Another bidder has emerged in the race to buy the Carolina Panthers: Michael Rubin, the owner of sports apparel retailer Fanatics.
Sources say Rubin -- whose primary home is in Pennsylvania and who owns a stake in the Philadelphia 76ers, New Jersey Devils and the Premier League team Crystal Palace -- is considered a serious bidder in the race to buy the first NFL team up for sale in 3 ½ years.
When reached Sunday morning, Rubin declined to comment.
Rubin enters the fray with formal bids due in a couple of weeks, as NFL ownership would prefer to get a deal approved by the owners meetings in May. The bidding will be conducted by the investment bank Allen & Company.
Rubin joins hedge fund billionaire David Tepper and Ben Navarro, the founder and CEO of the debt collection firm Sherman Financial Group, as the others bidding for the Panthers, which were put up for sale late last year by original owner Jerry Richardson amid allegations of workplace misconduct.
Tepper and Rubin each have their advantages. Tepper, who owns 5 percent of the Pittsburgh Steelers, is worth $11 billion, according to Forbes, giving him a virtually unlimited bankroll -- a financial edge similar to the one that helped Steve Ballmer in his bid for the Los Angeles Clippers.
Rubin, who is worth $3 billion according to Forbes, is a more familiar name for NFL owners, many of whom have already embraced him over the years. Fanatics runs the NFL's online store and sells more NFL-licensed gear than any other business in the world.
In May 2017, NFL owners paid $95 million for a 3 percent stake of Fanatics. In September, a new financing round valued Fanatics at $4.5 billion, making the owners' investment worth $135 million, an increase in value of more than 40 percent in just four months.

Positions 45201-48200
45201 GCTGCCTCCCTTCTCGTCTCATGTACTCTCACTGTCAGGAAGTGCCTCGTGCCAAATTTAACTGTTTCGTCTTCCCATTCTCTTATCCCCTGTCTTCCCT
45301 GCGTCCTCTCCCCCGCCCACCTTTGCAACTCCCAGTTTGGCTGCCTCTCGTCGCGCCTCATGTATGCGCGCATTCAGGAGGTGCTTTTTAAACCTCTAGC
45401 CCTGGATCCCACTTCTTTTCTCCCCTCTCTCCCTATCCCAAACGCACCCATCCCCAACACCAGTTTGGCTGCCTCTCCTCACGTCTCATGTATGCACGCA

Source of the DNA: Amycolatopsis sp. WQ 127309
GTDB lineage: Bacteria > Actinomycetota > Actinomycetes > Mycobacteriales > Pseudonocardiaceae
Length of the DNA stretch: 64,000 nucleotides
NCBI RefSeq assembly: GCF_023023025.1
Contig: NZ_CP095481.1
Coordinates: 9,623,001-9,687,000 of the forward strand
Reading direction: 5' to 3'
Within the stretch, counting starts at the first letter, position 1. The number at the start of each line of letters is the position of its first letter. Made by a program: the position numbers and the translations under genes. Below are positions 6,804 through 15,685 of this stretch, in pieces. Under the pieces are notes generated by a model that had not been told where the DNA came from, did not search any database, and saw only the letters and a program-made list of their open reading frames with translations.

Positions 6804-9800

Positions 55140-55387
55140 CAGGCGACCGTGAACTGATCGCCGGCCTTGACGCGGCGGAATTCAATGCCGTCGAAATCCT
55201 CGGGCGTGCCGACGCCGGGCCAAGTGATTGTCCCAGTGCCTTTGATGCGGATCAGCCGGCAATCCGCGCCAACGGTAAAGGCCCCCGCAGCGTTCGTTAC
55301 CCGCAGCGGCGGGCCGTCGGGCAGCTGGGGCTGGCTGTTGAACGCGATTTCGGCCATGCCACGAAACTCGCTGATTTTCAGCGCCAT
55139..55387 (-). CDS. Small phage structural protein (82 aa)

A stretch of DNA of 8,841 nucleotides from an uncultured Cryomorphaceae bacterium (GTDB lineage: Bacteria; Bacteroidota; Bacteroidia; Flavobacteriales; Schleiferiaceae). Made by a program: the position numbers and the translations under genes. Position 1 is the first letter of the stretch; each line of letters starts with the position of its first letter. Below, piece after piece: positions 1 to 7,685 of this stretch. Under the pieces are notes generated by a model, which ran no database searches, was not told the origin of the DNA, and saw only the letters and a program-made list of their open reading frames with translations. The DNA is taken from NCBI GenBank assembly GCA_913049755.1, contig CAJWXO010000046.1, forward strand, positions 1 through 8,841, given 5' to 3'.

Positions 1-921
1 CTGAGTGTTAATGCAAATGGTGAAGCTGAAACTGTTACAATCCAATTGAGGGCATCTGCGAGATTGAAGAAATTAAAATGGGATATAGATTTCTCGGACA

Rubin has a solid reputation in the business world and is not afraid of using his platform for things he believes in. He recently voiced his support for Meek Mill, the rapper whom he befriended and is now serving two to four years in prison for a controversial probation violation. Rubin has reportedly tried to use his influence to get Meek Mill out of prison.
If he prevails in his bid for the Panthers, Rubin, 45, would be the second-youngest owner in the league behind the San Francisco 49ers' Jed York, who turned 37 this week.
Rubin's youth and personality are among the reasons he has grown close to some pro athletes, including 76ers center Joel Embiid. If Rubin bought the Panthers, he would have to sell his stakes in the 76ers, Devils and Crystal Palace, per NFL rules. Unlike some minority owners who move on, Rubin's exit figures to be impactful.
Navarro might face a harder road to ownership approval since his debt collection business often results in cases that wind up in court. If Navarro were to exit his business, he would become a more serious threat, according to a source.
Rubin's decision to enter the race will make things more competitive. Forbes values the team at $2.3 billion, but the sale could be depressed by potential bidders sitting on the sidelines.
The New Orleans Saints and the Denver Broncos are expected to be on the market in the next five years, and the Tennessee Titans, which explored selling a third of the team last year, also could be a candidate for turnover.
One of those groups waiting is headlined by Lorenzo and Frank Fertitta, who looked into the Panthers sale but passed when it became clear that the league would disapprove of the group's ties to gambling. The Fertitta brothers, who sold the UFC for $4 billion in 2016, own a large casino stake in Red Rocks Inc.